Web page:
If you think you’ve seen it all, think again. Not surprisingly, Apple has come up with a concept alongside Intel to create what is known as the Thunderbolt Display, which doesn’t only act as a solo display, but also a Thunderbolt hub which can connect up to five separate devices at 20 times the speed of USB 2.0. In this article, we take a closer look at the Thunderbolt Display and see if it is really as impressive as it sounds.
Apple is well known for its innovative stance on all products across the technology world, but with the Thunderbolt Display they really have gone the extra distance in designing something that could blow USB straight out of the water.
Also See: Office Depot iOS app gains 4.9.1 update
Standing upright with a 16:9 display and 178 degree viewing angle, nothing bad can be said about the display itself. But the ports are where the real magic lies. You can think of the display more as a Thunderbolt hub than anything else. It has a standard three USB 2.0 ports, one FireWire 800 port, one Gigabit Ethernet port and an additional Thunderbolt port that will allow the use of daisy chaining five additional Thunderbolt devices. In general, this means that you can connect your new MacBook Air, Mac Mini, or any other Thunderbolt enabled Mac, and then chain other devices on to these that support the Thunderbolt port such as external HDD’s.
Going back to the display briefly, the Thunderbolt Display also houses a built-in FaceTime HD camera, 2.1 speaker system and an integrated MagSafe charger for simple Mac notebook charging. In terms of tech specs you get a 27-inch diagonal, support for resolutions up to 2560 x 1440, a contrast ratio of 1000:1 and 16.7 million colors other specifications can be seen here, we were particularly impressed by its friendliness to the environment and small footprint.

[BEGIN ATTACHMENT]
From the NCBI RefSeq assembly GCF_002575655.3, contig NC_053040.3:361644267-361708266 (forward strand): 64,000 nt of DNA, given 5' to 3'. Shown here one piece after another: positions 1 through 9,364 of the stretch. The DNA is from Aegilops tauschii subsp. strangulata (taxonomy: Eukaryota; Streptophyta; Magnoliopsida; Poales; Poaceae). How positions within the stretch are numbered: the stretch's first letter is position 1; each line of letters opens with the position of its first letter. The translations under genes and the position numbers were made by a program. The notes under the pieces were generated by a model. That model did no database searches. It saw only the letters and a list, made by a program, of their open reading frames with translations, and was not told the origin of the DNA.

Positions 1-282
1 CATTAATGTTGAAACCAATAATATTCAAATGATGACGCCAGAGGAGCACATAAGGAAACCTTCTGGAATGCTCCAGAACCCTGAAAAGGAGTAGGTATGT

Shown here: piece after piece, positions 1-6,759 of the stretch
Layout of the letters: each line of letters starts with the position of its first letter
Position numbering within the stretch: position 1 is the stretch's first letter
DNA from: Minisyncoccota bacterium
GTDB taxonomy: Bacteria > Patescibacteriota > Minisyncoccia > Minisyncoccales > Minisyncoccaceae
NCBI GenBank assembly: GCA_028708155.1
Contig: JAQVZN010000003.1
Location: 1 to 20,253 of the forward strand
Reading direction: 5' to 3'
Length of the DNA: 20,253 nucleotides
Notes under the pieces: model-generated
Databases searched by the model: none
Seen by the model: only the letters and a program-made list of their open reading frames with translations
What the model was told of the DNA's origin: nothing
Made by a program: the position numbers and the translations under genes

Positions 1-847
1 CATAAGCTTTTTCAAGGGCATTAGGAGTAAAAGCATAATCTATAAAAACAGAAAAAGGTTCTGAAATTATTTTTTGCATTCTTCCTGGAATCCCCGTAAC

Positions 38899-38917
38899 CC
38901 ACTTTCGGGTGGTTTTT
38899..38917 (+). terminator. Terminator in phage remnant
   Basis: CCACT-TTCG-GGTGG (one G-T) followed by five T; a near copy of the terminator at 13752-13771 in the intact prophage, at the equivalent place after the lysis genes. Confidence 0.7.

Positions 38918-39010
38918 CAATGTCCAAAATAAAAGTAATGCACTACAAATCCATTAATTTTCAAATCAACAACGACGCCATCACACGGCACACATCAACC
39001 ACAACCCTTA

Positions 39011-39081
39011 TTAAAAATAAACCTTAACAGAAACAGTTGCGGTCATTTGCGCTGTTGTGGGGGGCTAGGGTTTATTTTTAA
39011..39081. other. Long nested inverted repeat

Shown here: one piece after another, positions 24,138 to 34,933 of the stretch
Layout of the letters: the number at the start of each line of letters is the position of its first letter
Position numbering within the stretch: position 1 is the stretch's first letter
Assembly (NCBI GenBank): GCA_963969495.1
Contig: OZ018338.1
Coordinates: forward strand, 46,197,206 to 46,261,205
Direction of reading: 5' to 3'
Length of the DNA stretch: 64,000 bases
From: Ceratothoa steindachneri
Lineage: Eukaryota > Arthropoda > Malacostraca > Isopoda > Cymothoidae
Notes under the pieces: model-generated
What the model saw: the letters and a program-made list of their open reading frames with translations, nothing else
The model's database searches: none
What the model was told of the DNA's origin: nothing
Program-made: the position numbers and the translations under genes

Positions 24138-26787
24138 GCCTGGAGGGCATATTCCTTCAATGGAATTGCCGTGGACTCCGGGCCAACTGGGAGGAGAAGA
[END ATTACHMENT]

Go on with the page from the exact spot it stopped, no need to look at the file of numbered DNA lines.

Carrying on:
In case you haven’t heard of Thunderbolt yet, think of it more as an extension to what you already have. It adds more functionality, more ports, and at 10Gbps of Thunderbolt data that passes through two channels within the same connector both ways, it’s easy to understand why this could be the connector of choice for the future.
But lets talk about the price. The Thunderbolt display will cost $999 MSRP, so it’s not cheap in any sense of the word. And to use it, you will also have to grab yourself a new Thunderbolt-enabled Mac which will also burn a few holes in your wallet.
Apple say that the device will be made available to the public “within the next 60 days,” so if you are thinking of a couple of early Christmas gadgets, this could be right up your street.
So, you’ve had a look at Apple’s next innovative technology but how do you think it will do? Are you impressed? Would you buy one?